thinking it over

Everybody does it about this time of year, don’t they? Look back through the year and take stock; look forward to the new year and anticipate, I mean.

I thought I’d look back over the year of blogging and note my most commented posts. It might be instructive concerning the things that interest me which also interest a generally fundamentalist oriented reading audience. It might also serve for us to consider the issues facing us in the coming year.

The numbers of comments following these posts may be somewhat surprising. Some may think my numbers are kind of low. This is a function of several factors.

  1. My readership isn’t huge, although it has picked up considerably at the end of the year (largely due to SI linking on some controversial posts).
  2. Most blog chatter is generated by the most passionate few, there are many more readers than commenters.
  3. Blog commentary does have a way of wearing itself out after the arguments have been beaten to death ad infinitum, ad nauseum.

With all those caveats in place, I’ll start with the list of most commented posts (in reverse order of posting):

The following list is in the format of ‘Date’ – ‘Post Title’ – ‘Comment Count’.

12/11 – kjo = neo-e? – 72
11/23 – are we still friends – 76
11/01 – show me the silent majority – 42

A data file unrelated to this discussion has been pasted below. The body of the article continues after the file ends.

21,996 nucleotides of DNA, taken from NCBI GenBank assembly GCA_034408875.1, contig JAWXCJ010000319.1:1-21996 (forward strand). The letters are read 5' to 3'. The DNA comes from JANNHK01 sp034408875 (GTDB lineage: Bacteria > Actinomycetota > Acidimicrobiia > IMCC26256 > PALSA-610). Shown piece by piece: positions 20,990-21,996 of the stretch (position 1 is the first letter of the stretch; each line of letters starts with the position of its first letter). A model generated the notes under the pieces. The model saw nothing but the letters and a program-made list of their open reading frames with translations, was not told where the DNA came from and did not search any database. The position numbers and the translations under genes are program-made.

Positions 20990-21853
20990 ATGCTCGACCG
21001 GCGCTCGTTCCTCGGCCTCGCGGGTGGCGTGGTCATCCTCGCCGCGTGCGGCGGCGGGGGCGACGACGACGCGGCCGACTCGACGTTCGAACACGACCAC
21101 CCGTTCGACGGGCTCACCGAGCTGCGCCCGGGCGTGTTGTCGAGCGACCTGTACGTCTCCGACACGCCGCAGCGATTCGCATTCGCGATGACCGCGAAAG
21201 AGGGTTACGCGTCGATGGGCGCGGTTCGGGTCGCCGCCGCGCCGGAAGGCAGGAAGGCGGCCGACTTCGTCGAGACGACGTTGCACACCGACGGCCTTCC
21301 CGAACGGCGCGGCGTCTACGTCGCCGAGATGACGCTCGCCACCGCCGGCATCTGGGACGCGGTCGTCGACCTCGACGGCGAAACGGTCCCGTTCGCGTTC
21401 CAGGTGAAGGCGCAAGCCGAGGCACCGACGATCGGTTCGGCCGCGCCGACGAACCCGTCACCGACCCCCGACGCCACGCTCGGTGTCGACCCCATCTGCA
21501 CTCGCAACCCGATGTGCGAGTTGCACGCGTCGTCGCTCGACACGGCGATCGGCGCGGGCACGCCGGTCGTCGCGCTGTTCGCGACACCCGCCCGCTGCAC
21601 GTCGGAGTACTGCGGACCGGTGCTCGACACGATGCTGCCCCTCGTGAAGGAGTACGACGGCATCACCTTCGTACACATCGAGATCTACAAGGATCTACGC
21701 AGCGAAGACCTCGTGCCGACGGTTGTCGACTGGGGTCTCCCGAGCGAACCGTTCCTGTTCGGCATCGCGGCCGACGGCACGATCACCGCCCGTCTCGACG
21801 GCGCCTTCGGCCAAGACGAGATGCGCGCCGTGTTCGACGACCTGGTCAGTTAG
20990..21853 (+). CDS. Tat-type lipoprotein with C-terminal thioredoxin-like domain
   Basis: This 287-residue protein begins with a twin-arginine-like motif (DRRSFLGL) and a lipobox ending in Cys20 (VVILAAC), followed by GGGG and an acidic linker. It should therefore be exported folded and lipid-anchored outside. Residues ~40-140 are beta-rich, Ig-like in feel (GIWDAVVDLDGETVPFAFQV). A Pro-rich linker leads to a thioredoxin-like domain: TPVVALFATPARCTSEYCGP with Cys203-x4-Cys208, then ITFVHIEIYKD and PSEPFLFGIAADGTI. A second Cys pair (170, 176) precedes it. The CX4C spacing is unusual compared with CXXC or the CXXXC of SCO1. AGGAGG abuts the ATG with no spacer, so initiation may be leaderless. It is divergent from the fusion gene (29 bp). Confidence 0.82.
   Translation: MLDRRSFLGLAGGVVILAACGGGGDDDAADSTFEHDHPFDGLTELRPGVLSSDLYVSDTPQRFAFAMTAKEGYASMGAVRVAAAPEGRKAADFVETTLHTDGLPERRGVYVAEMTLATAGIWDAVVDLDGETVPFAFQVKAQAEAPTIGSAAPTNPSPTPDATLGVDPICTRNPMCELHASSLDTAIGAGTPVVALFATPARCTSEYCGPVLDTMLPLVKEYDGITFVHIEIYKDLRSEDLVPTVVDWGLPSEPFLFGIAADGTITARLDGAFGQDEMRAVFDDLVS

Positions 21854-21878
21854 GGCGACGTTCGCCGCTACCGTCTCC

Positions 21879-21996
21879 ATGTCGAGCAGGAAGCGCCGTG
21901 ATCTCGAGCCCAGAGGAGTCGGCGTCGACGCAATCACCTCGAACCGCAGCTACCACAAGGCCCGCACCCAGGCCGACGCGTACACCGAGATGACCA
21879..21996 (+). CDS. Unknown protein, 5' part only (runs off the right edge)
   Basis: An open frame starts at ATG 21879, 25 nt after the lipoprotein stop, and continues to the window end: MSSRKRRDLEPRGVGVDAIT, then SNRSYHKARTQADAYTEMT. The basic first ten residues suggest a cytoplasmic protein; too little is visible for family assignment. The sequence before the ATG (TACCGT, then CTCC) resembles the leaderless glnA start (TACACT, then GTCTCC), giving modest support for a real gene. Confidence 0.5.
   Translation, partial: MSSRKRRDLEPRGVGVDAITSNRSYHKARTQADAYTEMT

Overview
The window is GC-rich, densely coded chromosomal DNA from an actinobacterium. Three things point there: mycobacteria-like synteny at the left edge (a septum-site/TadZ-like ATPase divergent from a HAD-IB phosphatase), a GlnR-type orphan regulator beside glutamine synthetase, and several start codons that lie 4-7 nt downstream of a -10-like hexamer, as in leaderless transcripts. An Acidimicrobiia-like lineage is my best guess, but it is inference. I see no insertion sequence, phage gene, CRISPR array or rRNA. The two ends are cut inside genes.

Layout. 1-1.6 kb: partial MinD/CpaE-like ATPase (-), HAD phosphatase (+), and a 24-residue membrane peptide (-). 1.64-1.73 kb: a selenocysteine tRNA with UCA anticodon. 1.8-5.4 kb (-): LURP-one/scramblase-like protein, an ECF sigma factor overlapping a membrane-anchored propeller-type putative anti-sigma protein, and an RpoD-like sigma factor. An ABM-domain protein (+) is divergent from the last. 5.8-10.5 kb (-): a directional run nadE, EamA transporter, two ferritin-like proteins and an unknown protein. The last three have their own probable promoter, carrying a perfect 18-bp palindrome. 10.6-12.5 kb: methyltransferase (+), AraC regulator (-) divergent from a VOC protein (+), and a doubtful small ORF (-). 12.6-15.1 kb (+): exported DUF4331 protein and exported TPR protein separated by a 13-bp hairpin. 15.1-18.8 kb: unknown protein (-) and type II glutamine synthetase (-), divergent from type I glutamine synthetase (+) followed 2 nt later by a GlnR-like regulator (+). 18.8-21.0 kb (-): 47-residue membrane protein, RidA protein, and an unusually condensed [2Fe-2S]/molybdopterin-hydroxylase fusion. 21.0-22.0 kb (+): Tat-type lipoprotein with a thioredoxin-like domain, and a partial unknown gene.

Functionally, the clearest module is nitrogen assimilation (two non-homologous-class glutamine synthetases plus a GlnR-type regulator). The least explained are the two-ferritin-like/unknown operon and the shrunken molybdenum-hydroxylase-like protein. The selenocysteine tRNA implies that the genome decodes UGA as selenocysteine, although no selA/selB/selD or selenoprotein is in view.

10/08 – fundamentalism – PLUS? – 38
9/23 – phantom movements – 16
9/1 – new methods in a spiritual wilderness – 54
8/25 – a new-fundamentalist manifesto – 41
8/1 – Van Til – not a fundamentalist – 18
7/19 – a perfect argument? – 31
6/22 – keeping our distance – 42
5/12 – it’s not simple – 40
4/5 – it’s not about separation – 27
3/16 – is SG music an entry level drug? – 21
2/17 – the vision thing – 18
1/20 – pin the tail on the fundamentalist – 11

Here is my analysis of the subject matter of these posts:

Issue of Conservative Evangelicalism and Fundamentalism Together OR Not (EFT)

The next few are actually sub-sets of this first topic, but they are also responses to the writings of several individuals:

Issue of Separation (more tangentially related to the CE vs. Fundy topic)

Issue of Calvinism

Issue of KJO argumentation

Issue of Music

What are we to make of all this?

What this shows, first of all, is that I have been obsessed with talking about the question of Evangelicals and Fundamentalists Together (EFT). This, it seems, has been the Fundamentalist conversation piece for the last five years. It has been steadily increasing in intensity, and is now bearing fruit in actions.

Ben Wright comments on it today and notes six things that we weren’t hearing from ostensible fundamentalist leaders six years ago, but are now: